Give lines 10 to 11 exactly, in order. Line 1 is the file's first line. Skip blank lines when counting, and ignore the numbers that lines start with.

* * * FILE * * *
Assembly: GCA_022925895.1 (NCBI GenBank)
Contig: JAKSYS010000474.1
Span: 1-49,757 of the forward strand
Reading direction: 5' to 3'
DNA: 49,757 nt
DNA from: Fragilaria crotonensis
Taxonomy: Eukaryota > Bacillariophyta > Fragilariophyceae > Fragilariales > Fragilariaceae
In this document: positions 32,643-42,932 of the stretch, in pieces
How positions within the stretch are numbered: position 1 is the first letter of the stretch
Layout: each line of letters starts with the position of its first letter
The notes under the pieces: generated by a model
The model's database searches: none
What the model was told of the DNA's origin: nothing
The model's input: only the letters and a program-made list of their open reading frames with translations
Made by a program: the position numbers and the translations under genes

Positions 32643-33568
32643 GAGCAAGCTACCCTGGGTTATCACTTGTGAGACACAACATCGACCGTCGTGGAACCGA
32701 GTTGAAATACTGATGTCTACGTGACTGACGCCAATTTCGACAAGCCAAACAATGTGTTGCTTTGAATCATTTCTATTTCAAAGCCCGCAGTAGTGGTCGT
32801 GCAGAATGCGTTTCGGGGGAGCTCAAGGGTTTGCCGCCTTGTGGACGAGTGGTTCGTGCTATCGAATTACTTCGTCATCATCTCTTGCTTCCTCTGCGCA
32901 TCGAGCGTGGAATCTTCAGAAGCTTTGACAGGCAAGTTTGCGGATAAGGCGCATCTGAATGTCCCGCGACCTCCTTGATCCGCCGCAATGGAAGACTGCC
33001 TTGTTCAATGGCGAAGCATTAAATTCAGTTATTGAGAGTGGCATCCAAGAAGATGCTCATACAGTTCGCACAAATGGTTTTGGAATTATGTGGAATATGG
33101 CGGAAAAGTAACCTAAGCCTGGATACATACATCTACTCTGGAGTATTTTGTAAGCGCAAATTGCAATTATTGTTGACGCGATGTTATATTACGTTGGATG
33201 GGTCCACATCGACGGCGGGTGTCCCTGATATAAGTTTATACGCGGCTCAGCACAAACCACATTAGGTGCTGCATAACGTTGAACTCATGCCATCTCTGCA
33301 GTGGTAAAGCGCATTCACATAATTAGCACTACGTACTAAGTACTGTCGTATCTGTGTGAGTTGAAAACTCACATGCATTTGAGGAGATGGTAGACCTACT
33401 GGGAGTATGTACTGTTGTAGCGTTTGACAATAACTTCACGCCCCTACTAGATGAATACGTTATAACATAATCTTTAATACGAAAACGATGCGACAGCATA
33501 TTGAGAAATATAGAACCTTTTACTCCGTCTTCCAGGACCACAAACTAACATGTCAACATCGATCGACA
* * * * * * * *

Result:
Layout: each line of letters starts with the position of its first letter
The notes under the pieces: generated by a model